See the Full FocusEconomics Middle East & North Africa Report

EGYPT | El-Sisi romps to victory, draft budget continues to pare back fiscal shortfall

Incumbent President el-Sisi stormed home in the 26–28 March elections. His victory signals a continuation of IMF-backed policy prescriptions which in the last 18 months have seen costly subsidies cut, the currency floated and several pro-business reforms passed. El-Sisi will continue to preside over an economy which likely grew at a healthy pace in January–March on solid export and public spending growth. However, difficulties remain; the PMI was in contractionary territory last month due to flat new orders and faster job shedding. On the positive side, foreign reserves rose to a fresh multi-year high at end-March despite lower domestic interest rates, aided by a recent USD 4 billion bond sale. Raising funds internationally will substantially lower the government’s borrowing costs—albeit at the cost of rising external debt—and a further debt issue is slated for the coming weeks. In mid-March, the cabinet approved the draft FY 2019 budget, which aims to continue paring back the fiscal deficit thanks to robust revenue growth, while boosting public investment.

Growth should accelerate in FY 2018. Investment should expand at a rapid pace, aided by an improved regulatory environment—thanks in large part to several recent measures, such as new investment, bankruptcy and industrial licensing laws. In addition, the external sector will continue to benefit from the weaker pound. However, the elevated debt burden and sizeable budget deficit pose downside risks. FocusEconomics analysts expect GDP to expand 4.7% in FY 2018, up 0.2 percentage points from last month’s forecast, and 4.9% in FY 2019.

ISRAEL | Economy sails through Q1, buttressed by solid external sector

Early data suggests that Israel’s economy breezed through the first quarter on the continued strength of the external sector, which has been benefiting from strong global tailwinds. Since the outset of the year, exports have shown resilience through a rebalancing away from pharmaceutical exports in the wake of Teva Pharmaceuticals’ woes and towards electronics exports as Intel Corporation’s upgraded facilities came online. Moreover, inbound tourism has been booming. Household spending likely saw healthy gains in the quarter given full employment, record-high consumer sentiment in February and the persistently-weak inflation environment. That said, the rise in house prices has slowed as new sales have moderated, a trend hinting at greater uncertainty in the once-hot housing market over the months to come.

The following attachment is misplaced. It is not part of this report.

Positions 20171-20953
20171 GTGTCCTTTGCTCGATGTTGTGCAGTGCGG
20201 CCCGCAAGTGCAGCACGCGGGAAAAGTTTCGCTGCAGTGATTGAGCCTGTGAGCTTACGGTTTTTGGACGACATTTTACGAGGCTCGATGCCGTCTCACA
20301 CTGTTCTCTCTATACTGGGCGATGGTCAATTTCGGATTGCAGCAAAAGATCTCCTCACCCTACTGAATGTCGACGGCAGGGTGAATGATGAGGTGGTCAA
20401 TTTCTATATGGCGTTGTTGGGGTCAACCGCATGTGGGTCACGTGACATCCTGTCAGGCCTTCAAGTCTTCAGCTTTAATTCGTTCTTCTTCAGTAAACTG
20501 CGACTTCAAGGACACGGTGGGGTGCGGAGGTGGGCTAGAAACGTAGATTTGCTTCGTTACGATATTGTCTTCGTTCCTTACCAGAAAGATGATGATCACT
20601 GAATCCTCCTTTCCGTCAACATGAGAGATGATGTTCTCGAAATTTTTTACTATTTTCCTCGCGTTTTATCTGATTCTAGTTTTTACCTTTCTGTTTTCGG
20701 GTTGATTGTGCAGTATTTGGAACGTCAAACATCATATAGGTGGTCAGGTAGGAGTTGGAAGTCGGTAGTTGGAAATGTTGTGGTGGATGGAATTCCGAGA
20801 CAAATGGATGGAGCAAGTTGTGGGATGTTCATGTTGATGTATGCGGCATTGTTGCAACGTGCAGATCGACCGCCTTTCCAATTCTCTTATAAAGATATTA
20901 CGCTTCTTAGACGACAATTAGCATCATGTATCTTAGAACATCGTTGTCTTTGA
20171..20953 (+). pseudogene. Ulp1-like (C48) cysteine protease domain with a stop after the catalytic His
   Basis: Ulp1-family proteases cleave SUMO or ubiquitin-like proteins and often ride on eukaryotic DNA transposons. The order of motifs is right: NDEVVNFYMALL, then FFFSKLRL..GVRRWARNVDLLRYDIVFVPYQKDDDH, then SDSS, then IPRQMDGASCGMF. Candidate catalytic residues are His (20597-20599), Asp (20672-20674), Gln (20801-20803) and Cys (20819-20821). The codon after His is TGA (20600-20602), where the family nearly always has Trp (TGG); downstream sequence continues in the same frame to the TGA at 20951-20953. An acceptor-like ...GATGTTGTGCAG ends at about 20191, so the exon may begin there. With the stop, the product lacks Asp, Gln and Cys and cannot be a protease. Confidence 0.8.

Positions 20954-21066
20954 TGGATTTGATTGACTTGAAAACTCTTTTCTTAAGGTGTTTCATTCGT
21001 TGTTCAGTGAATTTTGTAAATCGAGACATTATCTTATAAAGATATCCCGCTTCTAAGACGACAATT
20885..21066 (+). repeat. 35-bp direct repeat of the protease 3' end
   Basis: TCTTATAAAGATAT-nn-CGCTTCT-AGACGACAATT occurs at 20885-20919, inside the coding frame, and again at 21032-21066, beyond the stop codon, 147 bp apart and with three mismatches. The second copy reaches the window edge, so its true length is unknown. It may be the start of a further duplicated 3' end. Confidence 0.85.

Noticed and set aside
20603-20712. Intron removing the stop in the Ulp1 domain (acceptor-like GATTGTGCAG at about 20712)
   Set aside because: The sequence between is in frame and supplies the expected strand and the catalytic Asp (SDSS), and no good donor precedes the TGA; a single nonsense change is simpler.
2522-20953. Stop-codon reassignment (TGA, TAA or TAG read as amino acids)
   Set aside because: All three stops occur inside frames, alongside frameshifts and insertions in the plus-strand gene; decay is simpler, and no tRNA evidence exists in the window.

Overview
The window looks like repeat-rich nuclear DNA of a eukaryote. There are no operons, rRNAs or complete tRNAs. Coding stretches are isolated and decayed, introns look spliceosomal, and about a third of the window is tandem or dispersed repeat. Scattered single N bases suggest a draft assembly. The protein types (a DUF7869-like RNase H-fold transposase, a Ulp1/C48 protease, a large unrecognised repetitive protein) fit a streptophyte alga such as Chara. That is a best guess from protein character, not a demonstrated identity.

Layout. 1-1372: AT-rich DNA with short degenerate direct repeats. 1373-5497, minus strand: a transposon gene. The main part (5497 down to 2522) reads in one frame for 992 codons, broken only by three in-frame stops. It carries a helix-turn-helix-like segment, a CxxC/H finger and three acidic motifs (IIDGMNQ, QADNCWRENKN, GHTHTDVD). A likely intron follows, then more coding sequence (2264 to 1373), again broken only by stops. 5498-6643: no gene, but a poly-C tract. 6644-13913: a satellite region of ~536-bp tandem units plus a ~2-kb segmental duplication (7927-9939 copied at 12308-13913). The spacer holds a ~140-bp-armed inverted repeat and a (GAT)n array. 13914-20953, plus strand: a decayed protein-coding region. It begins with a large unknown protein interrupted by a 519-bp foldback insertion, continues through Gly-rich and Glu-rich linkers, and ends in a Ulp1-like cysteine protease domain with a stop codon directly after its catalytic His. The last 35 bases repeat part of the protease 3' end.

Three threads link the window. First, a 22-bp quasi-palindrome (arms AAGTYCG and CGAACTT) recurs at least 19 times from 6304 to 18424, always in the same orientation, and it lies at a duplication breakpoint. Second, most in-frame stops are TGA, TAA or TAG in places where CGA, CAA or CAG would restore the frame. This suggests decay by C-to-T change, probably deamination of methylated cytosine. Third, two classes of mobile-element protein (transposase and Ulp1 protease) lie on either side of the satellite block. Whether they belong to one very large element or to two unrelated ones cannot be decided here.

A thriving global economy will push exports—especially high-tech services exports—higher this year, while the tight labor market and lower taxes should support household spending. Meanwhile, ultra-loose monetary policy and new projects at the Leviathan gas field are likely to boost fixed investment. Although political scandal could justify early elections this year, the balance of power is unlikely to shift. Meanwhile, a flare-up in regional tensions could threaten inbound tourism. FocusEconomics panelists expect GDP growth of 3.4% in 2018, up 0.1 percentage points from last month’s forecast, and 3.3% in 2019.

INFLATION | Inflation dips slightly in February as price pressures in Egypt ebb

According to an aggregate produced by FocusEconomics, inflation in the Middle East and North Africa region dipped from 4.6% in January to 4.2% in February. The decline in inflation came on the back of a continuation of the strong disinflationary process in Egypt, and smaller price rises in regional heavyweights UAE and Iran. Kuwait, Lebanon, Morocco, Oman and Qatar also saw lower inflation in February, while prices in Iraq fell year-on-year.

Inflation in Saudi Arabia was unchanged from January, as the VAT hike continued to feed through to prices, and slightly higher in Israel, despite remaining far below the Central Bank’s target. Price pressures also increased in Bahrain, Jordan and Tunisia, and were stable in Algeria.

The implementation of a VAT in some GCC countries and reduced slack will add upward pressure to inflation this year. However, lower inflation in Egypt will partially offset the regional rise in inflation. FocusEconomics panelists forecast that regional inflation will average 5.1% in 2018, which is unchanged from last month’s estimate. In 2019, inflation is expected to moderate to 4.7%.

See the Full FocusEconomics Middle East & North Africa Report

Written by: Ricard Torné, Head of Economic Research